If I had to compare Treme to any other TV series of recent times, my choice would be to compare it to David Milch’s gritty western drama Deadwood in that both series are character-based dramas and both series are ultimately about the evolution of the community that these characters are a part of. However, while Milch’s series allowed the characters to dictate the action by effectively having them to walk out their door and interact with whoever happened to be walking past, Simon’s series is far more traditionally structured. Treme is built around a series of more or less discrete emotional communities composed of characters who interact chiefly with each other.


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Limitless (2011) – Mega Mega White Thing

They say that cocaine can make a good man great.

The also say that it can make him into a tedious jabbering fool.

These things are not necessarily mutually exclusive.

One of the more intriguing sequences in Charles Ferguson’s Oscar-winning documentary about the credit crunch Inside Job (2010) reveals that, prior to the crash, a number of New York brokerage houses and management consultancies allowed their employees to pay for sex on their company credit cards. Ferguson uses this revelation to add a tinge of decadence to his depiction of Wall Street institutions but it also raises the question of a degree of kinship between betting large amounts of other people’s money and a lifestyle littered with cocaine and high-class escorts. Ferguson hand-waves this association with some waffling about pleasure centres in the brain but what if the link is not neurology but a question of peer groups? Are the sort of people who tend to do well in banking also the sort of people who tend to enjoy coke and hookers? Does a fondness for coke and hookers mark financial executives out as ‘our sort of chap’?

Neil Burger’s Limitless is a science fiction film about a man who discovers a drug that unlocks the untapped potential of his brain. Initially a struggling science fiction writer, the film’s protagonist soon morphs into the sort of arrogant, swaggering, bollock-talking bell-end that seem to dominate the world’s financial institutions and, as long as he keeps taking the pills, there’s a good chance that this particular bell-end will wind up President.

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The Art of Not Being Governed (2010) By James C. Scott – A Weapons-grade Meme

For providence ordained that the people with gigantic proportions and the greatest strength would wander the mountain heights like beasts with natural strength.  Then, on hearing the first thunder after the universal flood, they entered the earth in its mountain caves, and subjected themselves to the superior force which they imagined as Jupiter.  All their pride and ferocity was converted to astonishment, and they humbled themselves before this divinity.  Given the order of human institutions, divine providence could not conceivably have acted otherwise to end their bestial wandering through the earth’s forests, and to establish the order of human civil institutions – Section 1097

So says Giambattista Vico in the conclusion to his masterwork of political philosophy The Principles of a New Science of the Common Nature of Nations (1725).  Cruelly overlooked at the time of its publication, Vico’s work has since gone on to capture the imagination of thinkers and artists including Isaiah Berlin, James Joyce, Jorge Luis Borges, Northrop Frye and Samuel Beckett.  What has ensured the immortality of Vico’s vision is neither the fundamental correctness of his argument nor the soundness of his methods but the power of his central narrative.  Vico argues that all of human affairs can be accounted for in terms of a cyclical progression through three distinct ages: the divine, the heroic and the human.  As humanity moves from stage to stage its approach to language changes and as its approach to language changes, so do its attitudes to law, reason and the nature of government.  Ever upwards humanity tumbles until its thinking becomes so efficiently rational that it becomes incapable of seeing beyond its own selfish interests resulting in societal collapse amidst what Vico called “Barbarie della Reflessione” — the barbarism of reflection.  Having returned itself to an age of primitive superstition and savagery, humanity begins again its upward journey.  Forever moving upwards.  Forever passing out of the shadow of barbarism and into the light of civilisation.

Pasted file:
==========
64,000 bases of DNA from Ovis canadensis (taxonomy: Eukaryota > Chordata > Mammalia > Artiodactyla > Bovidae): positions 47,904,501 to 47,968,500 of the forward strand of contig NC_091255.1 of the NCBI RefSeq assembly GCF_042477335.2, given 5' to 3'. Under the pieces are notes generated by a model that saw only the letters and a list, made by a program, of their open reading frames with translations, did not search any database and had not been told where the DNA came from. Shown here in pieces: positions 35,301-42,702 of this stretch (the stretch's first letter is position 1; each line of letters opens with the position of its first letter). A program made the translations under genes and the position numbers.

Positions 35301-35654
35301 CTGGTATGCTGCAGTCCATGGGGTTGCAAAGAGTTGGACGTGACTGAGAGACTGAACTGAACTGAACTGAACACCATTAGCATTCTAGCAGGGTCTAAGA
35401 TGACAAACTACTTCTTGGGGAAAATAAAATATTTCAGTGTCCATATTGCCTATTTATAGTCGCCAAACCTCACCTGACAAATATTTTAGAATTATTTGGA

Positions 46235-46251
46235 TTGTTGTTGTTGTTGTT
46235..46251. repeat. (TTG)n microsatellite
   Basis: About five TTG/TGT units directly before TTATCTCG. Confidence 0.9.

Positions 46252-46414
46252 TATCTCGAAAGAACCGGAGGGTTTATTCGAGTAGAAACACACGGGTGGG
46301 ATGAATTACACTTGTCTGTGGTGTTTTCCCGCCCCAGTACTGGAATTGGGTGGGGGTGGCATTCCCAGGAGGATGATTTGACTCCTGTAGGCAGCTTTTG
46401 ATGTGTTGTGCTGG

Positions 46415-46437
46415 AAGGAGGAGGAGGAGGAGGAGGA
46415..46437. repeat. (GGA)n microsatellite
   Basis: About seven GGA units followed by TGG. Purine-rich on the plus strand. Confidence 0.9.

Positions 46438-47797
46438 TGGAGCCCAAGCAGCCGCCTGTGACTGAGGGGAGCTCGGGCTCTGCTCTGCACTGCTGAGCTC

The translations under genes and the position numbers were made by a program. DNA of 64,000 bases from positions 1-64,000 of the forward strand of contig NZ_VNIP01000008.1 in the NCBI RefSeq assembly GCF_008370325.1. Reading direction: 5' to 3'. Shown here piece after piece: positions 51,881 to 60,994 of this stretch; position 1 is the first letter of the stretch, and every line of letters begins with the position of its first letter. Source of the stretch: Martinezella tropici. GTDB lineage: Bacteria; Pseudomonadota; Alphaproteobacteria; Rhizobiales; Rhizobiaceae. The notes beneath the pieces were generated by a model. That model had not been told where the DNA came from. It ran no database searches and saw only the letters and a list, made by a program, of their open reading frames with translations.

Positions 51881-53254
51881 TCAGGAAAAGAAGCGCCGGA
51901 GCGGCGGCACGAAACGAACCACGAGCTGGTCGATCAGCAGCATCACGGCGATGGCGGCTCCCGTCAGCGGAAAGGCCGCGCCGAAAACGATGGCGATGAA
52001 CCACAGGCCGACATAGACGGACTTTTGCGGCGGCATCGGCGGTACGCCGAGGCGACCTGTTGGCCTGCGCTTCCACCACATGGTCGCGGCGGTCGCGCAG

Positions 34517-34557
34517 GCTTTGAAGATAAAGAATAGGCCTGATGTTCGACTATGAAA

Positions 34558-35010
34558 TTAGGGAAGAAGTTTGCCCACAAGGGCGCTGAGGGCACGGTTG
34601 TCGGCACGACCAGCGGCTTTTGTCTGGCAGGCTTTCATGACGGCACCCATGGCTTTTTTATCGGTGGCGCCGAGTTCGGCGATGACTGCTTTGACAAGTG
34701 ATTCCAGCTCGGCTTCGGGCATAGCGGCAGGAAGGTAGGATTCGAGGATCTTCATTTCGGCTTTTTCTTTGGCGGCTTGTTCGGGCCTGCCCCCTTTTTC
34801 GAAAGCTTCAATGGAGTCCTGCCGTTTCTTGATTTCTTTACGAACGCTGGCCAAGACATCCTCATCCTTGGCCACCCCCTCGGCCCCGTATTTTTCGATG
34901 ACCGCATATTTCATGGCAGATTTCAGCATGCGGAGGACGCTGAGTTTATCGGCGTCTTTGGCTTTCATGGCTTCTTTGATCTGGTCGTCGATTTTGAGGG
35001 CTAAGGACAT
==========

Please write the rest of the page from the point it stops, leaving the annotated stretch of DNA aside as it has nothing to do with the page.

Echoes of this picturesque rendering of the process of civilisation can also be found in the 14th Century Arab polymath Ibn Khaldun’s Muqaddimah (1377).  Ibn Khaldun argued that there was a fundamental currency to civilisation known as ‘Asabiyyah’.  Asabiyyah represents not just social cohesion and in-group solidarity but also group consciousness and the capacity to think and act as a single political unit. The social groups with the greatest amounts of asabiyyah were nomadic tribesmen and this great sense of social togetherness allowed them not only to accumulate wealth and power but also to assure the smooth transition of wealth and power from one generation to the next allowing the creation first of hereditary dynasties and then of civilisations.  As the generations pass and the descendants of the tribesmen become increasingly used to the trappings of civilisation, their asabiyyah slowly ebbs away.  Eventually, the dynasty’s asabiyyah levels are no longer sufficient to maintain a grip on power and the civilisation falls into decline until another group of nomadic tribesmen turn up and use their greater levels of social cohesion and political unity to make a grab for power. As Voltaire so memorably put it: